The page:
How Faraday Future Fell Apart

How Faraday Future Fell Apart

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Photo: Ethan Miller (Getty Images)

Putting together an automotive startup is never exactly easy, but Faraday Future’s story is one of the wilder ones. The company’s promises of luxury electric vehicles has never exactly come together, burning through billions of dollars in the process. Now, Bloomberg is delving into just what’s been going on.

The inimitable Sean O’Kane just published an in-depth account of Faraday Future’s fall on Bloomberg, and the full story is just wild. There are enough twists and turns to justify a Netflix documentary, but for now, we’ll just have to content ourselves with O’Kane’s delightful reporting.

From the article:

These bitter disputes — each centered around YT’s control of the company — made it hard for Faraday to raise money. In 2019, the company made some moves that appeared to dilute the founder’s power: it set up a management group called FF Global Partners, that received a chunk of YT’s ownership. (It now owns around 30% of Faraday.) YT was also replaced as CEO by a different former BMW executive, Carsten Breitfeld.

By October, YT filed for personal bankruptcy in the US to settle billions of LeEco debt he’d guaranteed. Creditors exchanged their claims for slices of a trust that owned Faraday Future shares, allowing some repayment if the startup was acquired or went public — giving many of YT’s foes a tangible interest in his company’s success.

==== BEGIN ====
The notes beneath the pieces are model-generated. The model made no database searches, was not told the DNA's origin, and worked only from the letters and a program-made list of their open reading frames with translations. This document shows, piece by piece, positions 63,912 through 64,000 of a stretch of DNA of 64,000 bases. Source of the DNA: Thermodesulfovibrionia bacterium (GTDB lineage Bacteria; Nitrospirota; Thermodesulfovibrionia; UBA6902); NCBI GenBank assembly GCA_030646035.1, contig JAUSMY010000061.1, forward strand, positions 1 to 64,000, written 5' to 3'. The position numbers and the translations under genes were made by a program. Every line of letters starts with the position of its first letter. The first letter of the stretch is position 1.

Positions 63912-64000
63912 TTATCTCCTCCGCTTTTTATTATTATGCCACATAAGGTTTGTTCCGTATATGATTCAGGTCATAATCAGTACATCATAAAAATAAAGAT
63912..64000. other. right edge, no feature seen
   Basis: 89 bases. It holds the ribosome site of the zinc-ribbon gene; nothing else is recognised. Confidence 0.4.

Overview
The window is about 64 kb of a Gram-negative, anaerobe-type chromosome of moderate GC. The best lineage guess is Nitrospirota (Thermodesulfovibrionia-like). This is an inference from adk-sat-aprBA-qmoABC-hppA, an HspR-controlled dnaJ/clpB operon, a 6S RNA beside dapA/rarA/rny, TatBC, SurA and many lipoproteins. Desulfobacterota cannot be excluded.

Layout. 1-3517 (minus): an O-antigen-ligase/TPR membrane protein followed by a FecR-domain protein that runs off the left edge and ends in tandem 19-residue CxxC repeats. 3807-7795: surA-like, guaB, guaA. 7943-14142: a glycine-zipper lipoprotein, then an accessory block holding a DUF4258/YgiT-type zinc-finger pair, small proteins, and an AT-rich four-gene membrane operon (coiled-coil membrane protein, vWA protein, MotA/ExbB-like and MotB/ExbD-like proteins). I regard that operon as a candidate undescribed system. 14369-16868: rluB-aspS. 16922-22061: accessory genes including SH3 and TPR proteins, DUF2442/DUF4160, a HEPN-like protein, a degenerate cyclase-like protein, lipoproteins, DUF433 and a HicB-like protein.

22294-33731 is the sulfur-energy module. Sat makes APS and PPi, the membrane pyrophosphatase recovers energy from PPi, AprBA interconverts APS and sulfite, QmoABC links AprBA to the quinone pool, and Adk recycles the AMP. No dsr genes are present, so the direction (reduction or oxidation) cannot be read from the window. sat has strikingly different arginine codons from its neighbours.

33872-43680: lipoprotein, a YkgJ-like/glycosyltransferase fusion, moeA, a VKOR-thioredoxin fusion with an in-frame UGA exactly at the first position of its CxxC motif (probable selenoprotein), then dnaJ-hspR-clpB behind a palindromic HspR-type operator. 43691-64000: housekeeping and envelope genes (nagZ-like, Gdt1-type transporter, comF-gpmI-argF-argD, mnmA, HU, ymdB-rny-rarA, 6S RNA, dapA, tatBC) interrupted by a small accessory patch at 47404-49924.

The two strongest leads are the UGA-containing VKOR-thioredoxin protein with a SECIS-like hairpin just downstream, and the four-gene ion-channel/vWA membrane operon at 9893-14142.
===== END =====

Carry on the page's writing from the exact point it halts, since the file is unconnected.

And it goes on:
What kept Faraday afloat during all of this was a series of more than a dozen loans made to the company by employees or parties related to YT, according to SEC filings.


Asked about these loans, a spokesperson for FF Global said Faraday was “unable to obtain significant third-party financing” at the time, and so it instead had to rely on “numerous smaller-scale financings that YT Jia helped facilitate,” which the group said is a “typical financing approach for founder-led startups.”

And that’s just one small section of an otherwise jam-packed story that includes boardroom battles, a lack of secure ownership, and legitimate death threats. Meanwhile, we’re all still waiting to see these Faraday Future machines start hitting the road.